Green frogs tend to be green for the same reason, but a new study suggests they don’t all achieve it in the same way.
A team from the US, Argentina, Brazil and Ecuador says it has found that while most species rely on colour-controlling structures in their skin called chromatophores, others, which have nearly translucent skin and thus few chromatophores, employ a different approach.
Their greenness, which can be found in their lymphatic fluid, soft tissues and even bones, comes from “a clever biochemical workaround”.
Many of these frogs are known to contain very high levels of bile pigment called biliverdin – a by-product of breaking apart old red blood cells that is responsible for the greenish colour sometimes seen in bruises.
It is normally considered a toxin to be filtered out in the liver and quickly excreted, not stored in large quantities (as much as 200 times the levels in chromatophore-equipped frogs).
However, when Carlos Taboada from Duke University, US, and colleagues took a close look at Boana punctata, the polka-dot treefrog of South America, they found that biliverdin exists alongside a protein they call BBS (biliverdin-binding serpin), part of a virus-fighting family.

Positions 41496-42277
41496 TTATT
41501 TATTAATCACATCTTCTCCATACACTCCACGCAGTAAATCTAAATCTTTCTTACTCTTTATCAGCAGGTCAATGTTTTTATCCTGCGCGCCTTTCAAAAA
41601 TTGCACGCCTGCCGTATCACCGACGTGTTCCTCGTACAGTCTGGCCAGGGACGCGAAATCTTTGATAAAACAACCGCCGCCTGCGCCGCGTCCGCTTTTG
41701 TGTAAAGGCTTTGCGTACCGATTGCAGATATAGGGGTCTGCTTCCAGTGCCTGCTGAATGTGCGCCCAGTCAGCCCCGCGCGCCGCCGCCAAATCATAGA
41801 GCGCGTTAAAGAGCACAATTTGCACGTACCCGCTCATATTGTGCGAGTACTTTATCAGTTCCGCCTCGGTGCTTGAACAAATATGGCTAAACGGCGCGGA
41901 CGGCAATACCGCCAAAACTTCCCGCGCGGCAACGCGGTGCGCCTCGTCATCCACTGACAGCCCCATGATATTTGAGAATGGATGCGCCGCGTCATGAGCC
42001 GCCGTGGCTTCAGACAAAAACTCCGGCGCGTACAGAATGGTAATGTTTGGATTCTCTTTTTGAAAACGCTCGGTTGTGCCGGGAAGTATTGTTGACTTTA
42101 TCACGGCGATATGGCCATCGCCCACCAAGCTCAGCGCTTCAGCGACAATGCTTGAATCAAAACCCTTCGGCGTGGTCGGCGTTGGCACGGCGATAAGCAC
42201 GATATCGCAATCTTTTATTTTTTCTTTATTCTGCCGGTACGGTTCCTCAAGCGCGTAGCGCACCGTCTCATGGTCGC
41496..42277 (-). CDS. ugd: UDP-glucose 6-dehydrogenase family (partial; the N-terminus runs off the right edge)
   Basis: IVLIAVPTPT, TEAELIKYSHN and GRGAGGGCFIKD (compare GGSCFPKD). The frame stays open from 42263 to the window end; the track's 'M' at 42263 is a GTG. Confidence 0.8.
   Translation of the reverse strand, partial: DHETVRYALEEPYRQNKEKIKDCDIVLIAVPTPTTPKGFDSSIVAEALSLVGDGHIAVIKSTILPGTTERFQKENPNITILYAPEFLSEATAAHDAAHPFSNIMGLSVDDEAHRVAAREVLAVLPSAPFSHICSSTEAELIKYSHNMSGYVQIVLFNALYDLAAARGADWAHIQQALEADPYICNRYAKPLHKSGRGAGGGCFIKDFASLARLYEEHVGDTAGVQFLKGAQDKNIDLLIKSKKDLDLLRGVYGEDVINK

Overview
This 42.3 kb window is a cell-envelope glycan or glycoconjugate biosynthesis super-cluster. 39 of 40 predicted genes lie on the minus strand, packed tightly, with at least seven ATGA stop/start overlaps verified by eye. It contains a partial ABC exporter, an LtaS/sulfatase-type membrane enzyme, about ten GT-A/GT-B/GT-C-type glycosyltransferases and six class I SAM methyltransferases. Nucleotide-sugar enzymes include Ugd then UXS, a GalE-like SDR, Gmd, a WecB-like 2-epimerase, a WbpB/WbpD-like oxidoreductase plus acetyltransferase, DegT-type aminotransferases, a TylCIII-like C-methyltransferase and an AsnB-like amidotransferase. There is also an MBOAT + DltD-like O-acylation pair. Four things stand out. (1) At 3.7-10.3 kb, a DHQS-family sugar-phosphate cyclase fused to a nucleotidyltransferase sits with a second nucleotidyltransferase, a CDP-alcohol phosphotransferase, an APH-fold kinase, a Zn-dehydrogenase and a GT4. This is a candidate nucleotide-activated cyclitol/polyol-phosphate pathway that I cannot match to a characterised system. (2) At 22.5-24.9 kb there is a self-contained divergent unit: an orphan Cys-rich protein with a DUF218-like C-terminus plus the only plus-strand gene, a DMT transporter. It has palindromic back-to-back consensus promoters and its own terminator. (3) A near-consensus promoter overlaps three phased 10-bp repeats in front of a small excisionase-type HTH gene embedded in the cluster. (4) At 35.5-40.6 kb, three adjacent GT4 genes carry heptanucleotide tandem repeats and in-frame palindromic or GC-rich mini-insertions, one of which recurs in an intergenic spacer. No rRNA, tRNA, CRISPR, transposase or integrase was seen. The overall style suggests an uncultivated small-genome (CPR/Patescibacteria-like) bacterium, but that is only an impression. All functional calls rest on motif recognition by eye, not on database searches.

BBS makes biliverdin less toxic, they discovered, and also fine-tunes its light absorbance, creating just the right shade of green.
“This new protein has the same spectroscopic properties or light absorption properties as some plant pigments,” says Taboada. “The light properties are very similar to what we see, for example, in some plant proteins called phytochromes; but here we have a completely different protein.”
It’s a clever adaptation of existing biochemistry that normally serves other functions in vertebrates, he adds, and has evolved more than 40 times across 11 different families, most of them treefrogs.
“So this is a convergence in evolution. Being arboreal – living in trees – they developed a different way to make their coloration.”
It also shows how natural selection can co-opt proteins for just about any purpose, adds Duke’s Sönke Johnsen, a co-author of the paper.
“Biliverdin is a bile pigment that would normally be excreted from the body because of its potential for harm, but here it is in spectacular concentrations precisely because it’s also useful as a green pigment.”
The findings are described in a paper in the journal Proceedings of the National Academy of Sciences.
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